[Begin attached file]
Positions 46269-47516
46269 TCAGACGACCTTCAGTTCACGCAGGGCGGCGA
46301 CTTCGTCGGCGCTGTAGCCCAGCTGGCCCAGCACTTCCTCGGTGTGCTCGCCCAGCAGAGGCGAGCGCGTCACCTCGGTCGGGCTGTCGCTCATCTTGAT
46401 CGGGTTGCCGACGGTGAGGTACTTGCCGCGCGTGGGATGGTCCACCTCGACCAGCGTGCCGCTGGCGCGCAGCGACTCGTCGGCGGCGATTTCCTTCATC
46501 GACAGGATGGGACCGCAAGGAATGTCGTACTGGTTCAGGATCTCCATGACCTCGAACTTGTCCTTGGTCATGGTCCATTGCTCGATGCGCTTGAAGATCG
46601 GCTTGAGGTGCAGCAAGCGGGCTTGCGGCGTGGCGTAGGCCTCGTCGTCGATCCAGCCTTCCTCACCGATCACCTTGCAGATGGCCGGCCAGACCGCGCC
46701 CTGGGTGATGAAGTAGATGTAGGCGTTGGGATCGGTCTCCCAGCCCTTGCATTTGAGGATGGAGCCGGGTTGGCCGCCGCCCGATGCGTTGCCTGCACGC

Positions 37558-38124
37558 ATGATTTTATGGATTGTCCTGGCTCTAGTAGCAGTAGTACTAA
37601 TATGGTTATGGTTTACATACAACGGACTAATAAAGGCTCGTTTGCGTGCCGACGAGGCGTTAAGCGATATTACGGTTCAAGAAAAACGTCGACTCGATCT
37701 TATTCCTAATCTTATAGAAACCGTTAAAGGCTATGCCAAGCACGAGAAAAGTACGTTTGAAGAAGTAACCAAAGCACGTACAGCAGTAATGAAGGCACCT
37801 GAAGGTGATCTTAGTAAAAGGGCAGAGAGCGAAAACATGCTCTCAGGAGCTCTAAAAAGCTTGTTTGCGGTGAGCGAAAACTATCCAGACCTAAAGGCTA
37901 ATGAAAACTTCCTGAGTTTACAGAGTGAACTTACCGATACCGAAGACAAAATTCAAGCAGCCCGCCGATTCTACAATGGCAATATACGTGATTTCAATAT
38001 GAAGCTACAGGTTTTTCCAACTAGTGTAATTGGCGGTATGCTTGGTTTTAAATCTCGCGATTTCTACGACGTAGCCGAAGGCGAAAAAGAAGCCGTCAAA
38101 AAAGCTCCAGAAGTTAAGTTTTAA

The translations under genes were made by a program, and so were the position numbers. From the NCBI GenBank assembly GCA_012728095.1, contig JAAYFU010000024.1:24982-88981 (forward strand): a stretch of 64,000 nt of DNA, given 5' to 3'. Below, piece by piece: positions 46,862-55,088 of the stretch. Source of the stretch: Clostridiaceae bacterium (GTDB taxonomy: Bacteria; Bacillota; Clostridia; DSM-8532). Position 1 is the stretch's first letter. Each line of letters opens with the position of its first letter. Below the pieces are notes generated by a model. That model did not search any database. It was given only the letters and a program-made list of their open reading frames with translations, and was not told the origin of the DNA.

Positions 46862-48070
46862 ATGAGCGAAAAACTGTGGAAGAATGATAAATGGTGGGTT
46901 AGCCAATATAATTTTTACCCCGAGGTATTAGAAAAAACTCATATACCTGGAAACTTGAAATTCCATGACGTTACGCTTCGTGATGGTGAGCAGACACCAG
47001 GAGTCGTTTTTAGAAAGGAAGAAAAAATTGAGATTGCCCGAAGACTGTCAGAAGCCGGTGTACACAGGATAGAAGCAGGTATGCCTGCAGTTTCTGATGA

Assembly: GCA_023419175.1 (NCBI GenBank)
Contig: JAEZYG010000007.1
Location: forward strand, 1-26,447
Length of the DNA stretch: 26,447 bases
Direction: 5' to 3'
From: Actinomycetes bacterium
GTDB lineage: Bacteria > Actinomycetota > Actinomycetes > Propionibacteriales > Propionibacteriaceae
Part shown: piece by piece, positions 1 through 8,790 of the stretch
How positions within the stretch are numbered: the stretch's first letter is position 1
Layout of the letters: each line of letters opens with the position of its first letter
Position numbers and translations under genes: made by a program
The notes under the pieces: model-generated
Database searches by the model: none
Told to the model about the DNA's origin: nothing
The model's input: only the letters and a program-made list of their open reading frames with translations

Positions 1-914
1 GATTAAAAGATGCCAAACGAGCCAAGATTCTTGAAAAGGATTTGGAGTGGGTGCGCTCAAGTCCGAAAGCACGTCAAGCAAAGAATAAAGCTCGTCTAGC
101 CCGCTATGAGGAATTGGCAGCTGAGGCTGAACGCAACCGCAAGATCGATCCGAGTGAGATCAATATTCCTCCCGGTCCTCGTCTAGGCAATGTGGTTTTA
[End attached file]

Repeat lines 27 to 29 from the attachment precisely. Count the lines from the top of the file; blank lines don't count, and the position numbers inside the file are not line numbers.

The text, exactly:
GTDB lineage: Bacteria > Actinomycetota > Actinomycetes > Propionibacteriales > Propionibacteriaceae
Part shown: piece by piece, positions 1 through 8,790 of the stretch
How positions within the stretch are numbered: the stretch's first letter is position 1